Last week, I met a man in his 60s whose father survived the Holocaust. He told me that, as a child, he trembled when he brought home a report card with anything less than straight A’s. “My father would say, ‘I managed to survive Auschwitz, and you can’t manage to get an A?’ ” the man said. We do, as a people, put a premium on intellectual prowess. Which of course raises the question of how we treat those of different, or lesser, abilities.
Someone has to say it: William Kristol is hurting Israel.
Michael Oren is Israel’s ambassador to the United States. And he has no plans to stop being Israel’s ambassador to the United States.
What makes community journalism so rewarding is you write about the people, issues and places you care most about. That’s also what makes it so awkward.
Hollywood had one question for Dr. Rajiv Shah: Why haven’t we heard of you before?
When news of the massacre at Sandy Hook Elementary School first broke, President Barack Obama stood before the nation, felt our grief and shed a tear.
There are three subjects that Jews in my social circle never tire of: food, movies and the two-state solution.
Have you heard of Witold Pilecki? A new book, “The Auschwitz Volunteer: Beyond Bravery” (Aquila Polonica: 2012), documents, in his own words, Pilecki’s remarkable exploits, and I can’t think of a better gift to give yourself for Chanukah.
In a packed synagogue hall on Monday night, Nov. 26, Israel’s Consul General David Siegel posed a question: How many people present care deeply about religious pluralism in Israel?
Is this a war? It’s so hard to know these days. Wars used to happen on things called battlefields, where armies met, fought and met again.
My most telling Carmen Warschaw memory is this: I greeted her at a fancy, crowded event at The Beverly Hills Hotel celebrating Israel’s 60th birthday. Soon, a group of her VIPs gathered around Carmen, talking politics and pleasantries.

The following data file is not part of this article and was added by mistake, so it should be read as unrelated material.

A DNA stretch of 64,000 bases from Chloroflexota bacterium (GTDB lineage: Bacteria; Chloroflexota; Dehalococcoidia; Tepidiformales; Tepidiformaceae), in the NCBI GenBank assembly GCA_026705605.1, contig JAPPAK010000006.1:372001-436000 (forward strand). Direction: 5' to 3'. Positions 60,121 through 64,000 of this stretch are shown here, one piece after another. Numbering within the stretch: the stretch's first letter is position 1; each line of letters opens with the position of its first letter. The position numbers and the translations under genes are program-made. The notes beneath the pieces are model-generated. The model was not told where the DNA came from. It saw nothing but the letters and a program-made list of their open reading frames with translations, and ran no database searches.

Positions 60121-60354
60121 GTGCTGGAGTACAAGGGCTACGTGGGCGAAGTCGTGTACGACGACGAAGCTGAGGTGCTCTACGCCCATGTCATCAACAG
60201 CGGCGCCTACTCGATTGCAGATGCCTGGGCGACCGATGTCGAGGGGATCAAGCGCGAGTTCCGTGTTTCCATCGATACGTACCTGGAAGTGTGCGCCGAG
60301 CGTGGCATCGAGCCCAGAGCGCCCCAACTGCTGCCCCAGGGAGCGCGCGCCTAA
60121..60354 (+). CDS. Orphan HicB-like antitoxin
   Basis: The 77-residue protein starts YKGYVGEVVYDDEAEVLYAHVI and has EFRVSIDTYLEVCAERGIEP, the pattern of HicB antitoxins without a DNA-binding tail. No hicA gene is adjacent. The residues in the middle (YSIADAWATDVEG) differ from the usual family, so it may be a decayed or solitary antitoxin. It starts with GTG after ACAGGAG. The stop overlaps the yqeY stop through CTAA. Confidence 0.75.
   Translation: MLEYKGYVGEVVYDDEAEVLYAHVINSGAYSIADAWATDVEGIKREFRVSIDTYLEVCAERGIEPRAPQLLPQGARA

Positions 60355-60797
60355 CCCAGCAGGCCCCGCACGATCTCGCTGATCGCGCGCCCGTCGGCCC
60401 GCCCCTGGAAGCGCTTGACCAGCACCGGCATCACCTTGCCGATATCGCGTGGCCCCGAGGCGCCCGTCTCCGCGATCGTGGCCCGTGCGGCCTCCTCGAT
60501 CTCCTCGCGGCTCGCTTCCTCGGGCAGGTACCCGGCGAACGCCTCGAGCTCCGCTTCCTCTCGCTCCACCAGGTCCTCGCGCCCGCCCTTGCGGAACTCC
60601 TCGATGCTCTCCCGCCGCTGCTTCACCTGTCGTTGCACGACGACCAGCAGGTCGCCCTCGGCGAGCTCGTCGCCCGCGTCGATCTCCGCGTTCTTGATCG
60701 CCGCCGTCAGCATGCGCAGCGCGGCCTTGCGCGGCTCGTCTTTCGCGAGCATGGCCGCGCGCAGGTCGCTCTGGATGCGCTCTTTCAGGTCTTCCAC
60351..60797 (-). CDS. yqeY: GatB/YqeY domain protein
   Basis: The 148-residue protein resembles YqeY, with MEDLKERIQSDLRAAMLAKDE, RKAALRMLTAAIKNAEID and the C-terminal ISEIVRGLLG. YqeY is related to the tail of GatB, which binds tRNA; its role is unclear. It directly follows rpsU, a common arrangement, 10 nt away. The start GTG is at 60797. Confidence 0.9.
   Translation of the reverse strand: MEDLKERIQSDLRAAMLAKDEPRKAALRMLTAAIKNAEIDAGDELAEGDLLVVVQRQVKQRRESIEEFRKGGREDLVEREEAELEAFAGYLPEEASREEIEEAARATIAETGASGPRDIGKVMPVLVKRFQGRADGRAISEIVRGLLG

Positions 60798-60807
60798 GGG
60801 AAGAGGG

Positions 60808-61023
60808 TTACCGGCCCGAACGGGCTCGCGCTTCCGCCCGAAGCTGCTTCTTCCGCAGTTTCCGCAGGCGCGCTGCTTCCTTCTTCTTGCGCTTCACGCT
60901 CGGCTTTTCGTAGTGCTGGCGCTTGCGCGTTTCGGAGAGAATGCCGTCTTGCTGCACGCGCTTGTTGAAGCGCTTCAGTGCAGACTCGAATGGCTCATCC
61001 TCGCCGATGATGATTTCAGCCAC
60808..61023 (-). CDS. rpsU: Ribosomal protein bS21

James Carville is a hoot, and Mary Matalin can more than hold her own. But Gady Levy got one of the biggest laughs when he introduced Carville and Matalin on Sunday afternoon, Nov. 4, at University Synagogue in Brentwood.
When the networks projected President Barack Obama’s re-election victory Tuesday night, most of the young, partying crowd at The Parlor bar in West Hollywood erupted in raucous cheers. Except for one section.
Either way, you’re going to have to suck it up. Whether you pick Obama or Romney, you are voting as much for imperfection as for promise.
Israel had a starring role in the third and final presidential debate last Tuesday night. How big? China, a country of 1 billion people to which America owes $1 trillion and whose military and economic decisions will affect us for years to come, rated 32 mentions.
I like entitlements. I know that’s somehow a terrible thing to say. “Entitlement” has become a dirty four-syllable word in our deranged political culture.
On Sept. 2, I drove to the Valley, where it was 95 degrees. I pulled my car over onto the dirt shoulder of Woodley Avenue, walked down an embankment to the Los Angeles River, slipped into a kayak and paddled away.
When Israeli Prime Minister Benjamin Netanyahu pulled out a cartoon drawing of a bomb during his speech to the 67th United Nations General Assembly Debate on Sept. 27, the world laughed. But I didn’t.
Last April, just inside the entrance to the “Salute to Israel” Festival at Rancho Park, the National Council of Jewish Women set up a large tented area where it sold all sorts of secondhand items from its thrift stores: clothes, Judaica, kitchenware, art.
We now know that “Sam Bacile” is not a Jewish filmmaker. The name, according to the most recent media reports, is a pseudonym for a Coptic Christian man who lives in Cerritos, and he is definitely no filmmaker.
What a year, right? The Jewish year 5772 started with a sense that a military confrontation with Iran is avoidable. Now it seems — all merits aside — imminent.
This week David Wolpe, senior rabbi of Sinai Temple, delivered one of the invocations at the Democratic National Convention in Charlotte, N.C. Even for someone used to and deserving of such honors, this is a big deal.
One of the highlights of my year is moderating an annual discussion with visiting Muslim journalists.
More than Jews have kept delis, the deli has kept the Jews.